Testicular Isoform of Angiotensin I-Converting Enzyme (ACE, CD143) on the Surface of Human Spermatozoa: Revelation and Quantification Using Monoclonal Antibodies
Article first published online: 6 DEC 2005
American Journal of Reproductive Immunology
Volume 55, Issue 1, pages 54–68, January 2006
How to Cite
Nikolaeva, M. A., Balyasnikova, I. V., Alexinskaya, M. A., Metzger, R., Franke, F. E., Albrecht, R. F., Kulakov, V. I., Sukhikh, G. T. and Danilov, S. M. (2006), Testicular Isoform of Angiotensin I-Converting Enzyme (ACE, CD143) on the Surface of Human Spermatozoa: Revelation and Quantification Using Monoclonal Antibodies. American Journal of Reproductive Immunology, 55: 54–68. doi: 10.1111/j.1600-0897.2005.00326.x
- Issue published online: 6 DEC 2005
- Article first published online: 6 DEC 2005
- Submitted April 28, 2005; revised July 21, 2005; accepted September 21, 2005.
- Flow cytometry;
- monoclonal antibodies;
- testicular ACE
Problem The elucidation of the role of angiotensin-converting enzyme (ACE, CD143) in the male fertility has been hampered by the absence of highly specific antibodies to the native testicular isoform (tACE). The quantification of tACE expression on human-ejaculated spermatozoa was performed using a novel panel of monoclonal antibodies (mAbs).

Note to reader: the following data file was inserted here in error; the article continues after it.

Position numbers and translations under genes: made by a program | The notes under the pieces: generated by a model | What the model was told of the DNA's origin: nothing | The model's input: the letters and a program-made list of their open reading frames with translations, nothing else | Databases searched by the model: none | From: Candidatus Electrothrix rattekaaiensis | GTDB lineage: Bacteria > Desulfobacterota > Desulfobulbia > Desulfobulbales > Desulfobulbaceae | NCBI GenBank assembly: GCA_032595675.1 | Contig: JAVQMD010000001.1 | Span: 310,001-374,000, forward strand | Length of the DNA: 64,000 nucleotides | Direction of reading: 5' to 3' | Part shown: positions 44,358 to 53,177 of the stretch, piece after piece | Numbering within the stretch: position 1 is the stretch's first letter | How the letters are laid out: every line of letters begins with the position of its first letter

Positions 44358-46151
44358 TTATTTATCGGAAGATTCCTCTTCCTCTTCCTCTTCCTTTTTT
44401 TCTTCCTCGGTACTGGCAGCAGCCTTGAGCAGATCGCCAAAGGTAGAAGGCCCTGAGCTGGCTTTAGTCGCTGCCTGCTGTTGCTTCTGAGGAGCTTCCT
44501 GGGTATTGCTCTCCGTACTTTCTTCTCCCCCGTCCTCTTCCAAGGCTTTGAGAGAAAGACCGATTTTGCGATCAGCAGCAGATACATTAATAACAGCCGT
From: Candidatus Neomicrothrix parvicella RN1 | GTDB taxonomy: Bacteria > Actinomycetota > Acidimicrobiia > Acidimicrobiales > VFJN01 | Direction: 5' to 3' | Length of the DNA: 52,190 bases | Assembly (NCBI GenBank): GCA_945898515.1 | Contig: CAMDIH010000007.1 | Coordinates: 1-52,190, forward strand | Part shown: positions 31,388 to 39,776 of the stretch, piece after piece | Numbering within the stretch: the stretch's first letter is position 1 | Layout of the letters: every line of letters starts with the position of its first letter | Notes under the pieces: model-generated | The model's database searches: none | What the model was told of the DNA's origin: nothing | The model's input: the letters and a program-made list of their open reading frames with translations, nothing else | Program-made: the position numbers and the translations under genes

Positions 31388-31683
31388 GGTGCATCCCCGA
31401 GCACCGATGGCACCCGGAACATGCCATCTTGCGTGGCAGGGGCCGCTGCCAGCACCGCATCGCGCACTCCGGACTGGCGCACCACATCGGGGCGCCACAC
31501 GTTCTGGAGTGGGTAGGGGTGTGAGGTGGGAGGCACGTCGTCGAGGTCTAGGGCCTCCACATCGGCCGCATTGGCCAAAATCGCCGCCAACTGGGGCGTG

Method of study The expression of tACE on the surface of live and fixed human spermatozoa was analyzed by flow cytometry and immunocytochemistry using new mAbs to human tACE.
Results Monoclonal antibodies 1E10 and 4E3 similarly revealed tACE on the surface of live and fixed spermatozoa. The high percentage of tACE-positive spermatozoa (median 81%) was revealed in the swim-up fraction of sperm. Antibody-induced tACE shedding occurs preferentially from live sperm with defective function and/or morphology. Testicular ACE is located on the plasma membrane of the post-acrosomal region, the neck and midpiece of normal spermatozoa, but showed a variable distribution on the defective cells.
Conclusions The new mAbs recognizing the C-terminal domain of human ACE are useful tools for quantification of tACE expression on human live and fixed spermatozoa and further adequate analysis of the tACE role in reproduction.